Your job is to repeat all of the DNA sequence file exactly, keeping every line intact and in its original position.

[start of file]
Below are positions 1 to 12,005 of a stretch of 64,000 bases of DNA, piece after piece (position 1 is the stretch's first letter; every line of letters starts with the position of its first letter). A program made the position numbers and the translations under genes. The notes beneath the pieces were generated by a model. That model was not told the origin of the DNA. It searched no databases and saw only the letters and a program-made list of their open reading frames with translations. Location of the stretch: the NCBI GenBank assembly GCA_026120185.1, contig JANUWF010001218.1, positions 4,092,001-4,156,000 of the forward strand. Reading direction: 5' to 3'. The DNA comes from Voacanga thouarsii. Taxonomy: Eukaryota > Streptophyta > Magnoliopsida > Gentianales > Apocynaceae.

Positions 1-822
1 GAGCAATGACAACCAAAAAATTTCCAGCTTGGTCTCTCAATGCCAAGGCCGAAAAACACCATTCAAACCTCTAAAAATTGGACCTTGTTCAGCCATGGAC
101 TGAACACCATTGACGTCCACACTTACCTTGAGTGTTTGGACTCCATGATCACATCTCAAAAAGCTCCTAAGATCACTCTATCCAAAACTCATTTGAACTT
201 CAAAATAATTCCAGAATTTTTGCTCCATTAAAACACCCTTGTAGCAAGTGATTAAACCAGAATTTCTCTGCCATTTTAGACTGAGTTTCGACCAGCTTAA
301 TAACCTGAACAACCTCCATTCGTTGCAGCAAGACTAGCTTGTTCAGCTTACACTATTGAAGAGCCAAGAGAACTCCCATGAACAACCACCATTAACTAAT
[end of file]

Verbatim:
Below are positions 1 to 12,005 of a stretch of 64,000 bases of DNA, piece after piece (position 1 is the stretch's first letter; every line of letters starts with the position of its first letter). A program made the position numbers and the translations under genes. The notes beneath the pieces were generated by a model. That model was not told the origin of the DNA. It searched no databases and saw only the letters and a program-made list of their open reading frames with translations. Location of the stretch: the NCBI GenBank assembly GCA_026120185.1, contig JANUWF010001218.1, positions 4,092,001-4,156,000 of the forward strand. Reading direction: 5' to 3'. The DNA comes from Voacanga thouarsii. Taxonomy: Eukaryota > Streptophyta > Magnoliopsida > Gentianales > Apocynaceae.

Positions 1-822
1 GAGCAATGACAACCAAAAAATTTCCAGCTTGGTCTCTCAATGCCAAGGCCGAAAAACACCATTCAAACCTCTAAAAATTGGACCTTGTTCAGCCATGGAC
101 TGAACACCATTGACGTCCACACTTACCTTGAGTGTTTGGACTCCATGATCACATCTCAAAAAGCTCCTAAGATCACTCTATCCAAAACTCATTTGAACTT
201 CAAAATAATTCCAGAATTTTTGCTCCATTAAAACACCCTTGTAGCAAGTGATTAAACCAGAATTTCTCTGCCATTTTAGACTGAGTTTCGACCAGCTTAA
301 TAACCTGAACAACCTCCATTCGTTGCAGCAAGACTAGCTTGTTCAGCTTACACTATTGAAGAGCCAAGAGAACTCCCATGAACAACCACCATTAACTAAT